The A’s were definitely leaving town in first place and with Stewart on the mound on Sunday, they had a chance to really jam a knife into the Angels. Stewart lost a tough 4-3 decision to future Hall of Famer Bert Blyleven who pitched for California. But either way, it was a successful weekend and no one in baseball doubted what way the momentum was flowing in the AL West race.
The Angels started to fade and the Royals picked up the pace. Kansas City took a series from Oakland at the end of August. By Labor Day, the A’s were 83-54 and in the division lead. The Royals were now just 2 ½ out and the Angels fighting to hang on at 4 ½ back. The Rangers had faded in the cruel months of late summer.
Oakland came out of the Labor Day weekend with a home series against Boston. The Red Sox were going through a rough year after winning the AL East in 1988. But they beat the A’s 8-5 and had their ace, Roger Clemens going in the second game. The Oakland offense responded to the challenge.
An early Steinbach home run helped give the A’s a 5-1 lead. And they unloaded late off the Boston bullpen, winning 13-1. Oakland took the series on Wednesday afternoon when Parker’s grand slam keyed a 7-5 win. Over the weekend, the A’s grabbed two of three from what was a bad New York Yankees team. And their lead in the West stretched to a comfortable 4 ½ games.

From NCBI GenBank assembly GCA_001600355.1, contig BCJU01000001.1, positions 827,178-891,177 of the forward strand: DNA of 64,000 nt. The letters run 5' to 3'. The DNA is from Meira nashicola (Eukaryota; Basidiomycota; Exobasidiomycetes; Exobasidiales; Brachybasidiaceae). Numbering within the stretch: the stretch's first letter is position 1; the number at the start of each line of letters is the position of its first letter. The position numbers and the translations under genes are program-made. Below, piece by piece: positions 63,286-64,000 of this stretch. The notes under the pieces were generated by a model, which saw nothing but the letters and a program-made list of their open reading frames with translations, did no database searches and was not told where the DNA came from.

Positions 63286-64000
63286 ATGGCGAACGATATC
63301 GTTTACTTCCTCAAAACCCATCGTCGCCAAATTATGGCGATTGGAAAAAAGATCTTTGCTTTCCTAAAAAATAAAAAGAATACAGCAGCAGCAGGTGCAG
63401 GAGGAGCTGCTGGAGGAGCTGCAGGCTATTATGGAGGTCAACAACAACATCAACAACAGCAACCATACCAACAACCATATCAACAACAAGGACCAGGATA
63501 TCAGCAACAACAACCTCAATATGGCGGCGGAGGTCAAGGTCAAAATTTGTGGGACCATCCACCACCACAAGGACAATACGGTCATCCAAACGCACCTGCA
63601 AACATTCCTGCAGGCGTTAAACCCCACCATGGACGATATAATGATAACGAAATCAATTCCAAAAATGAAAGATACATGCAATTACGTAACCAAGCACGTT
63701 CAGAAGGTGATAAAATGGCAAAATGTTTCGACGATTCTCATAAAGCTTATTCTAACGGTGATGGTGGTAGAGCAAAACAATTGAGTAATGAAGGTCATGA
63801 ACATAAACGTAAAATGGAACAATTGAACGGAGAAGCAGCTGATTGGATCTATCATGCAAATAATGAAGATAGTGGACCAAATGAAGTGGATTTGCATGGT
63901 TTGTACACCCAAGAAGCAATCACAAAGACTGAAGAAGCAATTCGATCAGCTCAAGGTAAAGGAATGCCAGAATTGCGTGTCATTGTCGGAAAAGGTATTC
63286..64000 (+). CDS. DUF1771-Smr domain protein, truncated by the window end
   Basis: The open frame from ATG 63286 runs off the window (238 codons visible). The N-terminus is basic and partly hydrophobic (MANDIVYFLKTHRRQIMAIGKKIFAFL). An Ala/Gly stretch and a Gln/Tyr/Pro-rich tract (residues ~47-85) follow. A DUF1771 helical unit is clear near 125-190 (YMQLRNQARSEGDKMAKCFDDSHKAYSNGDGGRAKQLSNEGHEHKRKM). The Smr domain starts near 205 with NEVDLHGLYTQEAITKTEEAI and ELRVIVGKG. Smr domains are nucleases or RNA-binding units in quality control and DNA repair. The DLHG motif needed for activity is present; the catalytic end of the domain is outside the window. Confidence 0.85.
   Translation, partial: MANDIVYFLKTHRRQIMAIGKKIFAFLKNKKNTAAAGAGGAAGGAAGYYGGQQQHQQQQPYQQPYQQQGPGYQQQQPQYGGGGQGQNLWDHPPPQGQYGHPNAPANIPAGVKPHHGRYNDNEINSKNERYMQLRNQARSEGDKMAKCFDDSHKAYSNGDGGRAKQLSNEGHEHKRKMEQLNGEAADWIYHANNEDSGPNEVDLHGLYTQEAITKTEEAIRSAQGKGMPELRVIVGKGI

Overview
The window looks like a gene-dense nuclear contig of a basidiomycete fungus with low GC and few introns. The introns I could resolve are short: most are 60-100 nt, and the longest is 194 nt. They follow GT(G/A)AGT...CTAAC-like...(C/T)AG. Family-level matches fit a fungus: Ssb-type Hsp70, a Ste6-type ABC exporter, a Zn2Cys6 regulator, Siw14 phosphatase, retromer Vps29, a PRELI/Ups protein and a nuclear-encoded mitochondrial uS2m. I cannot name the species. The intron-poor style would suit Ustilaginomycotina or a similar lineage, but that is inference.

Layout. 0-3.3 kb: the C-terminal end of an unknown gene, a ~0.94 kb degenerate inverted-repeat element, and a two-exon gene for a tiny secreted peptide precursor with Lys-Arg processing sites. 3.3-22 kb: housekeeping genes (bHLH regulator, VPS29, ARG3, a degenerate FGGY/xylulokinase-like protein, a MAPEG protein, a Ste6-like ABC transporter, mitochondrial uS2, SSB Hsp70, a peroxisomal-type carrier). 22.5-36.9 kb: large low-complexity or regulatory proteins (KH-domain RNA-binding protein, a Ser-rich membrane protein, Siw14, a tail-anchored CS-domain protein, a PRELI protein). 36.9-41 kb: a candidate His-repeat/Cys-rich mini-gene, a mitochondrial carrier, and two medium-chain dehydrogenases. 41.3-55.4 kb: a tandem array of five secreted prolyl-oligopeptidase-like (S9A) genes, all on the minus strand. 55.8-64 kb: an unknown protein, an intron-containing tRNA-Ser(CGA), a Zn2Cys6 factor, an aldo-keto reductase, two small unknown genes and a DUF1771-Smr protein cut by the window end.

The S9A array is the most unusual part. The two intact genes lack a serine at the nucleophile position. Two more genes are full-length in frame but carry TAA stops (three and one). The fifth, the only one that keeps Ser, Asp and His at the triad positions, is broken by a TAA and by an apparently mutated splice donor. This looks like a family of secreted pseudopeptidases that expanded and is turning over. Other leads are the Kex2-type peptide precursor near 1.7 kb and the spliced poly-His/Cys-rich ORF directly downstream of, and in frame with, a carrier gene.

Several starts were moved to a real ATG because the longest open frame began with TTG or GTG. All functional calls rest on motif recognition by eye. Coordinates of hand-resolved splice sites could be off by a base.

But the return trip to Fenway Park did not go well. Oakland lost three straight. With two weeks to go, both California and Kansas City were back to within 2 ½ games.
Oakland responded by sweeping lowly Cleveland. While the Angels kept pace, the Royals did not and slipped back to 4 ½ out. And Kansas City was the more pertinent opponent, because the Royals and A’s would play head-to-head in Oakland on the final weekend of the season.
The A’s went to Minnesota for the penultimate weekend. The Twins were just two years removed from winning the World Series and only last season had been the American League’s second-best team behind Oakland. But they were mediocre this year. Welch pitched brilliantly in Thursday night’s opener, Lansford had three more hits, McGwire homered and the A’s won 2-1.
Stewart got the ball on Friday night and kept on rolling, winning 5-2 behind two-RBI games from Parker and Canseco. Even though Oakland lost on Saturday, they bounced back on Sunday. Lansford, one of the underrated stars on this team, had a three-hit day. McGwire drove in four runs. A 9-3 win capped the series.
Taking three out of four from the Twins was decisive, because the Angels and Royals could not keep up. Going into the final week, the margin was up to 5 ½ games. It was all but over and on Wednesday night at home it became official. Canseco homered, the offense staked Moore to a quick 3-0 lead over Texas. Moore rolled to a 5-0 win and for the second straight season, the Oakland A’s were champions of the AL West.
LaRussa’s team took their no-nonsense, workman-like approach in the American League Championship Series. The Toronto Blue Jays often appeared ready to mount challenges, but Oakland kept swatting them back and they took the ALCS in five games.
The World Series was a Bay Area affair and is appropriately remembered for the earthquake. The performance of the A’s—both on and off the field should also be remembered. After completing their four-game sweep of the San Francisco Giants, the declined to take victory champagne out of deference to their suffering region.